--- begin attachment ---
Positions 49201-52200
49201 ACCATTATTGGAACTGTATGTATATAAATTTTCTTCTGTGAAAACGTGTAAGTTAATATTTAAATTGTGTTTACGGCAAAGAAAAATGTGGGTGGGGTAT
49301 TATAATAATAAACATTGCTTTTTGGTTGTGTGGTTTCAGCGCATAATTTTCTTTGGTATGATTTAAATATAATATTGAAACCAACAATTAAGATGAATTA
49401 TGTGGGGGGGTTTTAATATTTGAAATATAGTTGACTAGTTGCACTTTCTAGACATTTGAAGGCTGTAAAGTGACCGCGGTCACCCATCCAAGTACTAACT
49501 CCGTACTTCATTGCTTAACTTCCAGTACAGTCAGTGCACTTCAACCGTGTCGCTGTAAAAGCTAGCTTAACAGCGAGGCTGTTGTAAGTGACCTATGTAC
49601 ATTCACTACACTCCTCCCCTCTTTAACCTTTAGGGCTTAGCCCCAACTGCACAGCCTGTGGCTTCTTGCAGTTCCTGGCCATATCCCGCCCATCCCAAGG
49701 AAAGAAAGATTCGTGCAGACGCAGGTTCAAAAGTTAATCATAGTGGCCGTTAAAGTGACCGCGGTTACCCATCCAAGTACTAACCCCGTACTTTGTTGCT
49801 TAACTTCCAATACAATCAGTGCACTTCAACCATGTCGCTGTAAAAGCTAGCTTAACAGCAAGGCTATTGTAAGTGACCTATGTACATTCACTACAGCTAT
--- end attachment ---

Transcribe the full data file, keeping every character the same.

Positions 49201-52200
49201 ACCATTATTGGAACTGTATGTATATAAATTTTCTTCTGTGAAAACGTGTAAGTTAATATTTAAATTGTGTTTACGGCAAAGAAAAATGTGGGTGGGGTAT
49301 TATAATAATAAACATTGCTTTTTGGTTGTGTGGTTTCAGCGCATAATTTTCTTTGGTATGATTTAAATATAATATTGAAACCAACAATTAAGATGAATTA
49401 TGTGGGGGGGTTTTAATATTTGAAATATAGTTGACTAGTTGCACTTTCTAGACATTTGAAGGCTGTAAAGTGACCGCGGTCACCCATCCAAGTACTAACT
49501 CCGTACTTCATTGCTTAACTTCCAGTACAGTCAGTGCACTTCAACCGTGTCGCTGTAAAAGCTAGCTTAACAGCGAGGCTGTTGTAAGTGACCTATGTAC
49601 ATTCACTACACTCCTCCCCTCTTTAACCTTTAGGGCTTAGCCCCAACTGCACAGCCTGTGGCTTCTTGCAGTTCCTGGCCATATCCCGCCCATCCCAAGG
49701 AAAGAAAGATTCGTGCAGACGCAGGTTCAAAAGTTAATCATAGTGGCCGTTAAAGTGACCGCGGTTACCCATCCAAGTACTAACCCCGTACTTTGTTGCT
49801 TAACTTCCAATACAATCAGTGCACTTCAACCATGTCGCTGTAAAAGCTAGCTTAACAGCAAGGCTATTGTAAGTGACCTATGTACATTCACTACAGCTAT